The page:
Looking up, Barry sees cat poop everywhere – all over the floor, there on the walls. He thinks at first, “It probably crawled there itself.”

Then he spots the cat again and the evidence is there on Dodgie's feet, and there on his tail making the appendage resemble a repulsive calligraphy brush. He sees above his pet and looks at the wall on the opposite side of the room. No higher than Barry's knee and scrawled with crap is the message, “I hate you.”

The words make the man enraged. And though he is angry, Barry is suddenly afraid. He imagines the phantom demons the crank psychic warned the Corpus about yesterday. Unopposed, he grabs the cat by the scruff on its neck and lets it swim and slash the air with shining silver claws. Barry opens the front door and he throws Dodgie outside as far as he can – gently still despite his fright.

The entrance comes shut and Barry forces himself to catch his breath and gulp the foul air inside his house. The door rattles once and he grabs hold of the door knob upon instinct. The cat must not be let inside, so h holds the handle fast and will not let it turn. The man fights someone on the other side whom tries.

“Barry?” he hears his wife say. “The door is stuck.”

He lets go of its knob and sees the entrance is not locked. Regardless, Dana does not enter. She wonders through the solid barrier, “Did you throw Dodgie outside?”

Barry opens the door and says, “He was bad.”

Dana smells what comes out of the house beside her husband and she knows the accusation against the cat. Even so, she raises her voice and lectures Barry. “You threw him out? Dodgie is an indoor cat.”

Although she is cold, the aroma indoors keeps Dana comfortable standing on the front walk. Barry goes outside with her and makes no complaint. The man does justify his action. “Hey, he behaved like an outdoor cat.”

Looking over his shoulder and knowing the animal's crime, she tells him, “I don't think outdoor cats do what he did.”

The entire time the Corpus couple speak outside, Dodgie never returns and try to sneak back into the house. In fact, the cat vanishes altogether. Dana looks around, blowing steam with her breath in a perfect circle once she's done turning her head.

“Barry, we talked about him last night. He might be our son.”

“Not if he does this,” Barry says and gestures into the living room. His wife does not look.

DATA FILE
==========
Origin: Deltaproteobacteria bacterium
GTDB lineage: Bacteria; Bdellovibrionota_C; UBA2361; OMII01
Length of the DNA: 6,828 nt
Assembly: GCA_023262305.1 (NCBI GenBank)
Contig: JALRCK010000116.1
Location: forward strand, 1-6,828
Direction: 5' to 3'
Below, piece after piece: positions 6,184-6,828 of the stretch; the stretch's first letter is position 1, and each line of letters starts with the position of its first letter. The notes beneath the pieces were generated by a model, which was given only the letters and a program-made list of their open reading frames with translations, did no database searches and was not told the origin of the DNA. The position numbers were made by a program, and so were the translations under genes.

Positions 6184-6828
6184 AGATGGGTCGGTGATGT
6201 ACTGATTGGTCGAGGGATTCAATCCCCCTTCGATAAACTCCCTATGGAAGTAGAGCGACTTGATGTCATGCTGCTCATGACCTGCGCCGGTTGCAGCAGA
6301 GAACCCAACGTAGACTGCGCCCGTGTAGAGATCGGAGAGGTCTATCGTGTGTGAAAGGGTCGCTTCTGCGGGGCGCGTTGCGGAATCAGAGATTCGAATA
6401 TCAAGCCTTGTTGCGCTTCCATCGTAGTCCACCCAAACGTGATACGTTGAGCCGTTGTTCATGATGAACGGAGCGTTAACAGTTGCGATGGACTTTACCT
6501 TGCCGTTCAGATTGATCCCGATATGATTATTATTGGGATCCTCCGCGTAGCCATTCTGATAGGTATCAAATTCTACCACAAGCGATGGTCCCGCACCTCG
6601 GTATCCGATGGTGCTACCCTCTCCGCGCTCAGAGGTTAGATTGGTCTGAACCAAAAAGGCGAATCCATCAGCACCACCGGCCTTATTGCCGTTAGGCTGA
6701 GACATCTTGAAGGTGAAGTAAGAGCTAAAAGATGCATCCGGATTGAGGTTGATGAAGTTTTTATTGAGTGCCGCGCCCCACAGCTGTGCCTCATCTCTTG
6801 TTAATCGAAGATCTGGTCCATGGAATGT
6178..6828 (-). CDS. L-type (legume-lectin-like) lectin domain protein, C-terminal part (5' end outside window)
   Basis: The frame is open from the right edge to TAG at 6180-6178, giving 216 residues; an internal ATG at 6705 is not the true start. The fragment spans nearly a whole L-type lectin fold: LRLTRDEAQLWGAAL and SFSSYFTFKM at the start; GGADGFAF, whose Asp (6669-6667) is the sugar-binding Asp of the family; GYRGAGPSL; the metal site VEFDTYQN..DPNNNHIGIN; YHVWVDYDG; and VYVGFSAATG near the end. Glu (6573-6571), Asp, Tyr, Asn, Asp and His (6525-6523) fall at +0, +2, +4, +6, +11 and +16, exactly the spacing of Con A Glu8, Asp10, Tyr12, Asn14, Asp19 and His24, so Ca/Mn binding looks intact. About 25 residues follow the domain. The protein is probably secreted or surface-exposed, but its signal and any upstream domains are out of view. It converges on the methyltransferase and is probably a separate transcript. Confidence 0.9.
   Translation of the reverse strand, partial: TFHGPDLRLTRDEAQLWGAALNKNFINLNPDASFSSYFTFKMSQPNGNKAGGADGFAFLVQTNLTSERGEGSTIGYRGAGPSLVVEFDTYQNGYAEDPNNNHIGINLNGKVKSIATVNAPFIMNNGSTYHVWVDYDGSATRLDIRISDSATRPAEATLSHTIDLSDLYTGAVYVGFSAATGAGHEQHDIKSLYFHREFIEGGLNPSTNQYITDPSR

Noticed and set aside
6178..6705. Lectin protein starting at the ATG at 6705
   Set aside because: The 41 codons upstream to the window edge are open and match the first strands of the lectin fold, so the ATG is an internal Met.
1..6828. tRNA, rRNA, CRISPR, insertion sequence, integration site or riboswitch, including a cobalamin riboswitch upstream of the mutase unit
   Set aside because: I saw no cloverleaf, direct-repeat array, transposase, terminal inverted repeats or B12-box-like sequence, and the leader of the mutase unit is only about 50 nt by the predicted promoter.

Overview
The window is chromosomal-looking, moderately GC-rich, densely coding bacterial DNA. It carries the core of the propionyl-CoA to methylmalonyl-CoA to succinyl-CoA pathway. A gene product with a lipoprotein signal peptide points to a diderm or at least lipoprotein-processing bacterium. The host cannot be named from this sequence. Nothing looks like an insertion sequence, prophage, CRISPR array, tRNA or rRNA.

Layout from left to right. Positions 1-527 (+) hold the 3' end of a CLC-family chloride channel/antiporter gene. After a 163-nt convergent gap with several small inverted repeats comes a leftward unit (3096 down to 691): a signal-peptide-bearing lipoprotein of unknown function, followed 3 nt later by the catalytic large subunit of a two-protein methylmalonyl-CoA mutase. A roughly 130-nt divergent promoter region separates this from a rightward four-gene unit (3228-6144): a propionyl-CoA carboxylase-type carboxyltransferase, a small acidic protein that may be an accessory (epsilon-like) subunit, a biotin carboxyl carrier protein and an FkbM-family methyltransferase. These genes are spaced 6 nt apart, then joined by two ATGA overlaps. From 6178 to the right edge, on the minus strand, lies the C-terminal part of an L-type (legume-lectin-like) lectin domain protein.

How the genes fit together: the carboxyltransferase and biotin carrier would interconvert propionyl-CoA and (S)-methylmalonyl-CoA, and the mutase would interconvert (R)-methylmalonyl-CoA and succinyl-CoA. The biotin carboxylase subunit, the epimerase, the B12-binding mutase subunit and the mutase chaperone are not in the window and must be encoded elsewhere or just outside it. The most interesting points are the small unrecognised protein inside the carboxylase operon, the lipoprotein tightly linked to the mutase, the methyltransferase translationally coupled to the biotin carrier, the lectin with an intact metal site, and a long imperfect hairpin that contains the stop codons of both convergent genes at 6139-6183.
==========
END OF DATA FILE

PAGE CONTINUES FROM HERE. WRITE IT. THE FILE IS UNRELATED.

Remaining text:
He then states, “You haven't seen what he wrote. Maybe they rainy-day chick is right, he is a demon.”

“Don't say that,” Dana begs him.

Tested, he grabs her arm and shows the woman the writing on the wall. The words and all her surroundings make her gag.

“This I wrong, this can't be right,” Dana cries. She begs her husband. “Help me clean this up. We did something wrong.”

Angry and never so at his wife, Barry surrenders his rage and he helps scrub the living room. The two of them take no more than a couple hours and finish the task. The whole time, all the windows downstairs and the front door stay open and let in a fresh and icy breeze. Dana sobs the whole time.

“We should have let him stay in his hole,” she says again and again. Dodgie does not return.

In bed after dinner and when the house is closed again, the Corpus hear a cat howl. Barry tells his wife, “That's him.”

“I know,” Dana confirms. “He sounds so far away. Maybe he's lost.”

The cries of the cat change in pitch and each one sounds out of breath, as if Dodgie expels all his air with each fit. After that while in which the Corpus spend listening to the racket from under bed covers, the voice changes. The wails shifts distinctly into a toddler's cry.

“That's Charlie,” Dana shouts and sits up. She knows the sound of their child more than she is familiar with yowl of their pet cat. She has only ever heard the newborn cry once, but she knows the sound. Barry hears, too, and he can't deny the sound.

“Go look for him, please,” she implores him. And especially for her, Barry gets out of bed and he goes outside with a flashlight.


... continued tomorrow...